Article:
Judaism’s Great Debates: Timeless Controversies from Abraham to Herzl
by Barry L. Schwartz
Jewish Publication Society/University of Nebraska Press, 2012
Right now, especially in New York, Los Angeles, and Israel, tens of thousands of Jews are arguing, sometimes at the top of their voices, about ethics and justice—and only a small percentage is in the yeshivot. Jews have done this from the beginning, arguing even with God. This should come as no surprise for, as David Frank points out: “The God of the Hebrew Bible is, by nature, argumentative. Humans, made in God’s image are argumentative … and ‘thick-necked.’” But the most interesting arguments, historically, have been between and among Jews themselves: for example, Moses versus Korach (on the issue of aristocratic privilege) or Ben Zakkai versus the Zealots (on the efficacy of armed resistance).
Barry Schwartz’s Judaism’s Great Debates emerges from this rich and cacophonous tradition. A deceptively simple little book, it identifies ten crisis points in the history of Judaism and conceptualizes them as debates between two powerful persons or perspectives.
Schwartz’s template permits contemporary students to stage or conduct the debates inherent in the discussions: to establish the burden of proof, to examine unexpressed warrants, and perform the basic tasks required of debaters and legal advocates. Although each unit is called a debate, they are better described as conflicts or disputes. Abraham’s conversation with God about saving the “good” people in Sodom is more a negotiation than a debate. Further, when the prophet Nathan berates King David for his adultery (and murder?), David does not even argue back, even though inherent in this conversation is a profound debate: empire versus republic; man versus law; unitary presidency versus checks-and-balances. There is also a tributary debate about the ethics of punishing children for their parents’ transgressions.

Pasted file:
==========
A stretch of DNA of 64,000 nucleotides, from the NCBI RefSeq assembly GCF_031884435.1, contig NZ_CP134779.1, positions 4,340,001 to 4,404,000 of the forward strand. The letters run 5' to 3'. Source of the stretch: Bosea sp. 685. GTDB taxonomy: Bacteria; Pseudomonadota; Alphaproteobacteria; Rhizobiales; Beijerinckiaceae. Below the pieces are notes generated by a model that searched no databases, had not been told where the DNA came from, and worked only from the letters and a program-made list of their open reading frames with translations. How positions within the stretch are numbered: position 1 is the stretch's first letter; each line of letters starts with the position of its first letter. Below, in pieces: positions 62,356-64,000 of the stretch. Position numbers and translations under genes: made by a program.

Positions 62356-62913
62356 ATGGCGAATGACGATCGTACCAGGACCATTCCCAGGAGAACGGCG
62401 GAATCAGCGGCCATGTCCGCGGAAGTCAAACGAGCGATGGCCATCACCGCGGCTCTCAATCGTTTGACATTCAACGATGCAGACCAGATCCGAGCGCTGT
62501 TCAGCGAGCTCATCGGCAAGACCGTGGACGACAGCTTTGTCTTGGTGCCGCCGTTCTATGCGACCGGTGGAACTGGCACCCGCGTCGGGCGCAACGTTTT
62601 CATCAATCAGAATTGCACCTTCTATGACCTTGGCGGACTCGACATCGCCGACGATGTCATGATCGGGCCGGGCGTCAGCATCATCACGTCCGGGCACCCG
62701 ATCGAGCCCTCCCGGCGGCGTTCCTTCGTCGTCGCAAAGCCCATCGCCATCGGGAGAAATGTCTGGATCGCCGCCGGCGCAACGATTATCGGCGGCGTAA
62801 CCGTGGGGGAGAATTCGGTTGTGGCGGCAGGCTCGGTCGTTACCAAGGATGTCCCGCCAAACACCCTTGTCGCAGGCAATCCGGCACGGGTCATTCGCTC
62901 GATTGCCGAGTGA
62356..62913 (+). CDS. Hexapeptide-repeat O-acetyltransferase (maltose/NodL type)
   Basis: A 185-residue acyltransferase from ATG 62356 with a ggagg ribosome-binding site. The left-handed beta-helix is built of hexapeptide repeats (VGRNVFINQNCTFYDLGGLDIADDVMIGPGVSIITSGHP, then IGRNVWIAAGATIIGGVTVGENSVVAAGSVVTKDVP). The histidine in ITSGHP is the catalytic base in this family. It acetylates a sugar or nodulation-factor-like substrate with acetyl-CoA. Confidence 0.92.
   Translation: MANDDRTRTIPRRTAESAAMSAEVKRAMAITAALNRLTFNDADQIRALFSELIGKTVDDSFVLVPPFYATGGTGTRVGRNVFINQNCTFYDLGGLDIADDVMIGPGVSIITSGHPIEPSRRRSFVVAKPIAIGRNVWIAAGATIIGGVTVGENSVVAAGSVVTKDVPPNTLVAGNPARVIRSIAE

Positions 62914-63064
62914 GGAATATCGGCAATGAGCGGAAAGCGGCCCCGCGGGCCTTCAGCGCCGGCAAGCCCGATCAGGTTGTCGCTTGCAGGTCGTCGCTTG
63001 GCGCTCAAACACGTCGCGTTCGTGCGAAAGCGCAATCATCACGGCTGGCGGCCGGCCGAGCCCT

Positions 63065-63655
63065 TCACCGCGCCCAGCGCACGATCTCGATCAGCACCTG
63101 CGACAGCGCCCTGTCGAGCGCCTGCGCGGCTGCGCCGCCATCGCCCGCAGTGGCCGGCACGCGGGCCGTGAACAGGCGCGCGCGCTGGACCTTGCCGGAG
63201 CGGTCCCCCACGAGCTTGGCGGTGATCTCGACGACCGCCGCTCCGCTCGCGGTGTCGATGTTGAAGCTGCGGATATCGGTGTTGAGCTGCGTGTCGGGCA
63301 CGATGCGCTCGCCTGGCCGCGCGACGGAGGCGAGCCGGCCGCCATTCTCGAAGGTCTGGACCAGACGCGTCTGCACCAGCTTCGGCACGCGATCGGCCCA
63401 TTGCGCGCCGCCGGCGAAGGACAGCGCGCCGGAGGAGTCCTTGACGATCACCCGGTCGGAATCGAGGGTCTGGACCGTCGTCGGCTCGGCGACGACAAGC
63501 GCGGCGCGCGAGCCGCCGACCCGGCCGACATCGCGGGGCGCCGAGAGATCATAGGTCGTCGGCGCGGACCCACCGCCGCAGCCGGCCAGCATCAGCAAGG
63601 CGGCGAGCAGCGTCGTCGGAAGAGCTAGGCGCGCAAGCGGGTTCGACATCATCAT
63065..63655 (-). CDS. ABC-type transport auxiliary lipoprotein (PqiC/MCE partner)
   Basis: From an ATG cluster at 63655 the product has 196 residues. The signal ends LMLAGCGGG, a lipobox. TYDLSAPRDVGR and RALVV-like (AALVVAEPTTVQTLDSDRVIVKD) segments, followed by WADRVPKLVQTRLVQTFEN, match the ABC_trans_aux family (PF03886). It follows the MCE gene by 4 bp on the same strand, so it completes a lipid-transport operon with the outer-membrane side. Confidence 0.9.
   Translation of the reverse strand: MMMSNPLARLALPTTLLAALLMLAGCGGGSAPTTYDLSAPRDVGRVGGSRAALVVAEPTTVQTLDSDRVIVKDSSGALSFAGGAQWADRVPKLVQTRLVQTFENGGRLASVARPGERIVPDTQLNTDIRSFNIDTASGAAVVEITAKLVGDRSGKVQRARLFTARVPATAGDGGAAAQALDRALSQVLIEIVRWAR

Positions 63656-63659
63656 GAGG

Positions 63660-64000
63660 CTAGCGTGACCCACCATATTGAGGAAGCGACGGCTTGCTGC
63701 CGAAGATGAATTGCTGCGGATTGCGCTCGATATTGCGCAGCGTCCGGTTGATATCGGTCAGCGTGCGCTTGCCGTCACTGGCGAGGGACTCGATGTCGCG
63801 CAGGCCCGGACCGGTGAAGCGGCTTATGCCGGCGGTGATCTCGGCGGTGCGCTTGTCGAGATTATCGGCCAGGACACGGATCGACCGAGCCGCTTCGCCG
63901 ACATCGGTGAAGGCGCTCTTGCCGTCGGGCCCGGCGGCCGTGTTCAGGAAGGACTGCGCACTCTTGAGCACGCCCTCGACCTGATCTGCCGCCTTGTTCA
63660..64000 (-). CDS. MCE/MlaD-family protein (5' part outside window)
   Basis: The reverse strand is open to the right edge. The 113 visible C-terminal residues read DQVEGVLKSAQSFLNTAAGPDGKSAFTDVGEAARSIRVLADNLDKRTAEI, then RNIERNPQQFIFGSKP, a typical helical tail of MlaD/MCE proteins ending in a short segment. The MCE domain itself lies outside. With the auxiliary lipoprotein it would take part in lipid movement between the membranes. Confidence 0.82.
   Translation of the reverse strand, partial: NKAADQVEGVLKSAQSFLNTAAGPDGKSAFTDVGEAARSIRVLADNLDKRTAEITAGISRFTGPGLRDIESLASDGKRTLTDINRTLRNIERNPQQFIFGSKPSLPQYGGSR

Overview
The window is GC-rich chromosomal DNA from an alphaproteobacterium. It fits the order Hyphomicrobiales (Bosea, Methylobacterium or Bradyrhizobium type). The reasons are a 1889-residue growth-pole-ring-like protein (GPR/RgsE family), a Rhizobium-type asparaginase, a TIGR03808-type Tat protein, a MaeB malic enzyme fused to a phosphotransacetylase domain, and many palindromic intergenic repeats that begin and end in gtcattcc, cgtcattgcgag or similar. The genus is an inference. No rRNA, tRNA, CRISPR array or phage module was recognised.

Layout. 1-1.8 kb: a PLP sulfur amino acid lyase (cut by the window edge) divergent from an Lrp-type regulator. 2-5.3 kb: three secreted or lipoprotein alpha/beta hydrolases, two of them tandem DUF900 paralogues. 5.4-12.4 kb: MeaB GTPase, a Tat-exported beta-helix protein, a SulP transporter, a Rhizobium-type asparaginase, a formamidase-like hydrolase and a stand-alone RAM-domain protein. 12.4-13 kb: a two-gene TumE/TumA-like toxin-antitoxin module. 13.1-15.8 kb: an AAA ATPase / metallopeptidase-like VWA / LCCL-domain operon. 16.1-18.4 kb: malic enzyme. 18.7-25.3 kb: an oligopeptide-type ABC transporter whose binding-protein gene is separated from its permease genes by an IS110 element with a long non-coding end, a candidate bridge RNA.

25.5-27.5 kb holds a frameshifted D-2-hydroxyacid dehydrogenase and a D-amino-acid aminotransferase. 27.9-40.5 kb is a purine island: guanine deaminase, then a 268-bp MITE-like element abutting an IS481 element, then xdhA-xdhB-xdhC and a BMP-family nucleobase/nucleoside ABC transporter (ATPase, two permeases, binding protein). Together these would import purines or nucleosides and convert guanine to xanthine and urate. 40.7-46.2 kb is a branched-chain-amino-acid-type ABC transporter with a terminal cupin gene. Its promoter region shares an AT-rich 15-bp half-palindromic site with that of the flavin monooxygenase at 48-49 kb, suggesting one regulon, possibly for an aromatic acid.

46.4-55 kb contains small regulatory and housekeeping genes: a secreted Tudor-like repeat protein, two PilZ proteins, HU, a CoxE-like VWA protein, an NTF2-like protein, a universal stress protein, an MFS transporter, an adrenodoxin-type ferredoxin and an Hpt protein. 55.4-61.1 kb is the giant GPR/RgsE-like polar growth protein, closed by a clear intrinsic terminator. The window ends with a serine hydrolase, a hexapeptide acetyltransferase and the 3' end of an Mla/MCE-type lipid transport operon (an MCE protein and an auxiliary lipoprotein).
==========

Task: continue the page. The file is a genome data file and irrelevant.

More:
Each chapter not only provides insights into the meaning of the period in which they occurred, but also illustrates that nearly all these arguments are relevant today. (The Sodom controversy, for example, is about proportionality of response; Hillel versus Shammai is about strict construction of laws.)
Each of the ten units is startlingly short; Spinoza gets scarcely 300 words to lay out his theology! While my first thought (as a student of Spinoza) is that this is an unacceptably thin presentation, I now realize that it is better described as elliptical, in the tradition of Torah and Mishna. That is, it offers just enough to stimulate discourse and guide productive inquiry. For the book to achieve its full usefulness, the instructor or leader who uses it as a text must also know how to design and moderate debates, lest the confrontation between Moses and Korach, for example, devolve into a Purim Spiel.
There is also an innovative thesis in this work. Schwartz suggests that an especially useful way to study Jewish history is to study Jewish intellectual history. In this view, the most important thing to learn about the Jews is their ideas, particularly their clashing and opposing ideas. Out of each great conflict comes innovative thinking, ethical progress, social mechanisms that protect the Jews from their enemies, methods for adapting to modernity, and principles that move the Jewish people and the world at large closer to tzedek (justice). To know the Jewish people, then, one studies their arguments.
Rationales and Rationalizations
The arguments at the heart of Judaism are not mere shouting matches or power plays. Judaism as a culture has preferred reason to force and argument to intimidation.
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